Selecting investors

There’s a lot of talk about “value-add investors”, and while most of it is ironic it is coming from a more serious place. As the power has shifted from funders to founders, it has become increasingly important for investors to signal that they’re “more than capital” in order to get first access to entrepreneurs.

Probably to nobody’s surprise, I strongly believe investors can add tremendous value to a startup beyond capital - we spend every day trying to make it easier for entrepreneurs to succeed. That said, I’ll be the first to admit we should not get any praise if a company succeeds - all credit goes to the entrepreneurs. Some might call this a contradiction: investors work to add value but in reality they don’t. This is part of today’s post on how to select investors.

While all else equal, everyone would prefer a “value-add investor”, spending all your time figuring out which investor has to most “value-add” is a mistake in my view. Generally, there are three things to look for in an investor, which I would prioritize as follows:

  1. Capital to invest.
  2. No right to destroy. (If you don’t need to fundraise, I would put this at number 1).
  3. Value-add.

First and foremost, what you select investors that provide you with the funding you need to build your company on your own. Secondly, you want to make sure they don’t have any rights allowing them to take over control of your business. And thirdly, you want to select for ability to add value. Basically, you should not expect that an investor comes in and build your company with or for you. If they do, consider yourself extremely lucky, but don’t plan for it.

This prioritization should not be confused with how to approach investors. When doing that, you should reverse the numbering of the list above. When approaching investors, you always want to signal to any investor that they’re you’re preferred investor (because of “value-add x”) - even though you are really only looking for capital. I’ll cover this in a future post.

In other news, I’m taking a break over Christmas, meaning this is the last regular post of this year. Happy holidays!

The Ask

“So what should we say our company is worth?”

This is a question I get all the time from founders planning for their next fundraise. While the answer always depends, there are generally two strategies to choose between:

Strategy A: we are raising X million on a Y million pre-money valuation.

Strategy B: we are raising A-B million in exchange for somewhere between Y-X% of our company.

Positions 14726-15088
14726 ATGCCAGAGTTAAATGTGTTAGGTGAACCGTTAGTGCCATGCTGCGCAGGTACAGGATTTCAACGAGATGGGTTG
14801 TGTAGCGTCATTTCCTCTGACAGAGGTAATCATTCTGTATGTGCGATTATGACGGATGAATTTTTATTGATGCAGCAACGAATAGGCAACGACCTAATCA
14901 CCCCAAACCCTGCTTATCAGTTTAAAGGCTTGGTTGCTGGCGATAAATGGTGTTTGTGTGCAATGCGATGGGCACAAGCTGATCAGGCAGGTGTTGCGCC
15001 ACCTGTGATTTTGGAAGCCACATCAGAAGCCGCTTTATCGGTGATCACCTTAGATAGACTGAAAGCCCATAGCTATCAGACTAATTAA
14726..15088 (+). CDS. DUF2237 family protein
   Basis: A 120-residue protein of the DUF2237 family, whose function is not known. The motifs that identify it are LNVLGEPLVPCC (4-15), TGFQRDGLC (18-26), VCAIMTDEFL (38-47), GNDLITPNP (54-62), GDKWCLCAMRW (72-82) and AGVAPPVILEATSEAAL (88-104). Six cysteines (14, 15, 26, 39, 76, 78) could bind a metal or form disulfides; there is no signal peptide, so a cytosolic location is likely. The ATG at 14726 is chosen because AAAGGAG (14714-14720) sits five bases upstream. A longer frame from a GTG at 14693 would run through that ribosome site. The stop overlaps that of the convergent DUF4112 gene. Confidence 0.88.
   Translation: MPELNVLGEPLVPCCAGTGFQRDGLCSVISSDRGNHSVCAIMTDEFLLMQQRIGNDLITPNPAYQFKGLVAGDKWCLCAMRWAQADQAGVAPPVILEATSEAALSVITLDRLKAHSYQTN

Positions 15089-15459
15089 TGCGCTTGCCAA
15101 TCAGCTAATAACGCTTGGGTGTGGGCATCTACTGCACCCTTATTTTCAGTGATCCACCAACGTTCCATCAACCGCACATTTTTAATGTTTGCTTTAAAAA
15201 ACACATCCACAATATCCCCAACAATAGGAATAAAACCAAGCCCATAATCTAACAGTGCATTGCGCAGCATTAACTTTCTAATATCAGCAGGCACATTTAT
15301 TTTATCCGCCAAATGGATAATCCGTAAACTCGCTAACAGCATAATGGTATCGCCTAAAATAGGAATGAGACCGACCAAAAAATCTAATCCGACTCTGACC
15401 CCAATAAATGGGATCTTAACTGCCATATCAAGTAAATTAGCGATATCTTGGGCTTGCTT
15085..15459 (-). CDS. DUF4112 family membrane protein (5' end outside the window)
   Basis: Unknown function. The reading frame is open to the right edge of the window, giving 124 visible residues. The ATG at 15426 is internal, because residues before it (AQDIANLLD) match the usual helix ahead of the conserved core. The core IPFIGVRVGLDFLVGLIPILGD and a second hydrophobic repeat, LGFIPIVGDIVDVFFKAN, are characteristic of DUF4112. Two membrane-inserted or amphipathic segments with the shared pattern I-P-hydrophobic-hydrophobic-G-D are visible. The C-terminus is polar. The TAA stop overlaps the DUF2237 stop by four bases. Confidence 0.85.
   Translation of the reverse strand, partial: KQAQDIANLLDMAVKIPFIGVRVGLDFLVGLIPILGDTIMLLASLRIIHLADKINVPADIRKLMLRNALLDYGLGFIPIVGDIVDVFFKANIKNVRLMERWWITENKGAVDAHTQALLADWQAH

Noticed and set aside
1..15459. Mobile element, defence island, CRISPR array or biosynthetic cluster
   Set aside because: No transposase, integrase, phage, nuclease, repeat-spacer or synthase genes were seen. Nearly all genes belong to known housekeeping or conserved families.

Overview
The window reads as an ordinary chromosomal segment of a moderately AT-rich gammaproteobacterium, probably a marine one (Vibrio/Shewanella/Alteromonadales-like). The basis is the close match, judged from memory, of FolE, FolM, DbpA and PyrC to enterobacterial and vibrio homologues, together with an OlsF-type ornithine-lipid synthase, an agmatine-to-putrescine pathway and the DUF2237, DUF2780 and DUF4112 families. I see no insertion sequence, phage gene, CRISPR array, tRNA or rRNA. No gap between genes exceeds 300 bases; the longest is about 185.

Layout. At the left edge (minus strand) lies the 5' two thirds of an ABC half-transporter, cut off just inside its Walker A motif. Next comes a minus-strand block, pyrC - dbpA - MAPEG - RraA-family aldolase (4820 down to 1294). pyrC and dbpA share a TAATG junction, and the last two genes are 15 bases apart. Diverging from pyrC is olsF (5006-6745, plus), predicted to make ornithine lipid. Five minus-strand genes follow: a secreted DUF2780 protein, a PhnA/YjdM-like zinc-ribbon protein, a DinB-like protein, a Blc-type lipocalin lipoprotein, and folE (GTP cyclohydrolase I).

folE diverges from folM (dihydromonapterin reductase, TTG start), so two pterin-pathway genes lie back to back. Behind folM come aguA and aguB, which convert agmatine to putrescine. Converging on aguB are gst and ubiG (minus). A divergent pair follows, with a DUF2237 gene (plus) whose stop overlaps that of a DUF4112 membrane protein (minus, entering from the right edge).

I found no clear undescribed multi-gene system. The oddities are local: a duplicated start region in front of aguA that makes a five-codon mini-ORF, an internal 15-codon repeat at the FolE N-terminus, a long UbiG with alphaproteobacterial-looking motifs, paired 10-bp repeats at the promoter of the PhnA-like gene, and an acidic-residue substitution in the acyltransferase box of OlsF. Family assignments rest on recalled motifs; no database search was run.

There are pros and cons with both strategies, but my general advice would be to go for strategy B. Here’s why:

Strategy A is the simple option - both the founder and the funder understand it immediately. While simple, there is a downside with this simplicity, and it is twofolded.

On the one hand; if you go with strategy A and communicate an amount and valuation which is the lowest you would be able to accept to continue building your company, you risk leaving money on the table (investors would be willing to pay more). Sometimes this solves itself as you have more investors competing to fund your company, but it’s not always the case as investors can lock in on the anchor you put out.

On the other hand, if you communicate an amount/valuation on the higher end of your “scale”, your risk getting “pre-emptive” rejections from investors who believe your company is “too expensive”. They could be interested in backing you at an amount/valution you would accept but not prefer, but choose to not even take the meeting because of the communicated amount/valuation. The pool of investors to choose from is reduced, and worst-case you end up with an unsuccessful fundraise because the investors you meet (who were not that price-sensitive) pass on investing for other reasons

In short; if you go too low you risk leaving money on the table, if you go too high you risk “pre-emptively” excluding investors which again can reduce the chances of successfully fundraising. This is why I would prefer Strategy B. (interestingly, strategy B is the best option the same way a direct listing is becoming the preferred way to go public for entrepreneurs. )